Mrs. Julia COLMAN and her daughter, Miss Katie, of DeSoto were visiting at Geo. H. WITTRAM’s last week and called on other Hillsboro friends.

For Sale – A Walter A. Wood mower, in good repair; will do good work.  Will sell it for $15 if called for soon.  T.C. CAGE, Hillsboro, MO.

Editor WILSON was in the midst of the storm in St. Louis last week, and while he escaped unhurt he has some thrilling experiences to relate.

For Sale – The John O’FALLON farm near Pevely, MO.  80 acres, good five room house.  Inquire of L.K. WATERS, Kimmswick, MO.


A copy of the Petty Texas Enterprise was sent us this week by Rev. P.R. EAGLEBARGER.  Mr. E. is a native of this county but has been in Texas several years.

Men’s summer clothing sold very cheap in the next 30 days, to raise money.  Consult H. HOHENTHAL, the Old Reliable of DeSoto.


Mrs. DYER, formerly a resident of this county, lived in the storm stricken district of St. Louis and her house was badly damaged.  GIFFORD has the contract to repair it.

The man who has the contract for carrying the mail between here and Grubville was here last week and took a trip over the route.  He was hunting someone to do the work for him.

John NANNEL of near Antonia drove up to St. Louis last Monday to view the wreck, and while driving through the streets came in contact with a live wire and one of his mules was killed.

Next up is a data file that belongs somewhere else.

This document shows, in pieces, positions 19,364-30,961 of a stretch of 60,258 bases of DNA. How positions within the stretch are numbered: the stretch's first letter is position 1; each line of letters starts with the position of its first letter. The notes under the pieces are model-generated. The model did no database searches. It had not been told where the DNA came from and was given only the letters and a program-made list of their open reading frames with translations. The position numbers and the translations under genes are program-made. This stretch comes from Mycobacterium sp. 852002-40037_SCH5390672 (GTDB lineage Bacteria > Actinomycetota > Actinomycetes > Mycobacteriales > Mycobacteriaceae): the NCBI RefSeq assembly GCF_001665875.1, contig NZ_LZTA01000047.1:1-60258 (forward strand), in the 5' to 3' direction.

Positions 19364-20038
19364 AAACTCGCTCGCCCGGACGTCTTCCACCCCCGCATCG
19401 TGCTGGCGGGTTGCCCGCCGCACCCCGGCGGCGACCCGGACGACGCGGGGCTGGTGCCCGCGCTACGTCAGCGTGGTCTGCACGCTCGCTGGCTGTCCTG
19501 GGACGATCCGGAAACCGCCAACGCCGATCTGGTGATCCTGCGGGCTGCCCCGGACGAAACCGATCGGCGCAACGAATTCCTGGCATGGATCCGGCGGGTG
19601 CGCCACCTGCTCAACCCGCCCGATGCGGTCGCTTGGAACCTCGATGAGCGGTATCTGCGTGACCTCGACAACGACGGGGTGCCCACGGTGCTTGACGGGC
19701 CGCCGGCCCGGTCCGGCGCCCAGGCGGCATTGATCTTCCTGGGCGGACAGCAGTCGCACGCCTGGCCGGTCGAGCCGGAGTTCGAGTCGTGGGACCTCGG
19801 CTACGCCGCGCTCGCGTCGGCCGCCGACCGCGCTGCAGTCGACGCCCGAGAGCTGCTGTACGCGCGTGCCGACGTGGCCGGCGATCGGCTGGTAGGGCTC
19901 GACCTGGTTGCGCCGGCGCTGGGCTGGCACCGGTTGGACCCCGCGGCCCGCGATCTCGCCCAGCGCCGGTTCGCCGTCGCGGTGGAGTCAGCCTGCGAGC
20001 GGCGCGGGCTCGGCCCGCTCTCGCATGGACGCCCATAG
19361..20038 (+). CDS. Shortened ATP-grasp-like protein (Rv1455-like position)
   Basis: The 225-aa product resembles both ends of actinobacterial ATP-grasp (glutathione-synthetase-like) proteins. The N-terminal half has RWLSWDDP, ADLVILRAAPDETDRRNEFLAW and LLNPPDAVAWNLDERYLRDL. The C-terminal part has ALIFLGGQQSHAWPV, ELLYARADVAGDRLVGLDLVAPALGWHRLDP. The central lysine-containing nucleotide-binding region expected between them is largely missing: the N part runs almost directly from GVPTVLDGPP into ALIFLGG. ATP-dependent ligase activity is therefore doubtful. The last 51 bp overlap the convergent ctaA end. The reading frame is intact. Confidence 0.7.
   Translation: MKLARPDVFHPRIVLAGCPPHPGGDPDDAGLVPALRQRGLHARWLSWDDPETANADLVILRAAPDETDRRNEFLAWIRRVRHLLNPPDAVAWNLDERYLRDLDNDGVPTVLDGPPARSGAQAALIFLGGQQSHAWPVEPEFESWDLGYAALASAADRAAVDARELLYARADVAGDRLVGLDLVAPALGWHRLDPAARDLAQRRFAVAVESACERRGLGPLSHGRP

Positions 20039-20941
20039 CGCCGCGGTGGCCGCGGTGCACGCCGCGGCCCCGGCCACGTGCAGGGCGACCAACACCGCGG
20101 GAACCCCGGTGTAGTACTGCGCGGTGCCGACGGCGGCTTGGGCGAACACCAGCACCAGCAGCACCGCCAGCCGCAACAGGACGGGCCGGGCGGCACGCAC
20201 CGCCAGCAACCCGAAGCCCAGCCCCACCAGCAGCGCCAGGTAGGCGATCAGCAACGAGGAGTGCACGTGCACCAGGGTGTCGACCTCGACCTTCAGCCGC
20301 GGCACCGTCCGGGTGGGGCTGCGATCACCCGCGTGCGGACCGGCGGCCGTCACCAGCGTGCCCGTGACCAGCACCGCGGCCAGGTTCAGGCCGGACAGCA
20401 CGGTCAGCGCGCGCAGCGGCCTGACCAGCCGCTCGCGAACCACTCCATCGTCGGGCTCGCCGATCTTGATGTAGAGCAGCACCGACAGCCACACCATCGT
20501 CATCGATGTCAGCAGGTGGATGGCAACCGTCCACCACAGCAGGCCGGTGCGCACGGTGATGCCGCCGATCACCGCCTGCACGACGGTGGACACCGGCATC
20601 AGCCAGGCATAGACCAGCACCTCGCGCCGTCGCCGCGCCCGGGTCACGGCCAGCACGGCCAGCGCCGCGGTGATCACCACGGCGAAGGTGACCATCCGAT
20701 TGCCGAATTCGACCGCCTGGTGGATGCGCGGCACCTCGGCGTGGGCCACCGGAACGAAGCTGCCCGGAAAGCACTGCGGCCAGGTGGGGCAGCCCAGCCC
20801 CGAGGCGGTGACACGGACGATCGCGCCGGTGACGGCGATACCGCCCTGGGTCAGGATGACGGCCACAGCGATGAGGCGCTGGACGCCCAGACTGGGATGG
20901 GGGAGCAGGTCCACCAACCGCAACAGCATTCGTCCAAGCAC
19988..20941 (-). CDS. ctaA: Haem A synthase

Wanted – a good male teacher for McGehan school.  Six months term; salary $40.  Address W.C. WIEGMANN, DeSoto, MO.

A liberal reward will be paid for recovery of a horse strayed from me – small, flea bitten gray; short mane and tail; one hind hoof split from hair to shoe; some saddle marks.  Address: Harry DAHL, Hillsboro, MO 


A part of the county road leading from here to Ware was rained by a washout this week, but we are informed by overseer, DOERR that a new road can be made at a cost of about $35.

Nearly everybody here has relatives living in St. Louis, and after hearing of the great storm which visited the city, we were very anxious for news.  All have been heard from though, and not one was injured.

Lost – On the old DeSoto road, between Frank CAREY’s and DeSoto, or in the city, a pair of gold spectacles.  Finder will receive liberal reward by returning the same to J.M. BURKE, DeSoto.

Constable COUNTS brought out from Silica, last Tuesday, a crazy man picked up there.  He claims to have been turned out of a hospital in St. Louis and the county court had him returned to that city.  

Parents should bring their boys in to us for an outfit, as we sell them suits from $1 and upwards.  We have a good assortment and at low prices, at the Square Deal Clothing House.

We hereby apologize to a certain widow in Sulphur Springs for a reference to her published correspondence from that place.  We have been informed by a friend of the situation, and will eliminate all such references in the future.

H. HOHENTHAL, DeSoto, has made great improvements in his millinery department.  You can suit yourself from the cheapest to the finest.  All the latest styles and designs, with the best and newest materials, trimmed.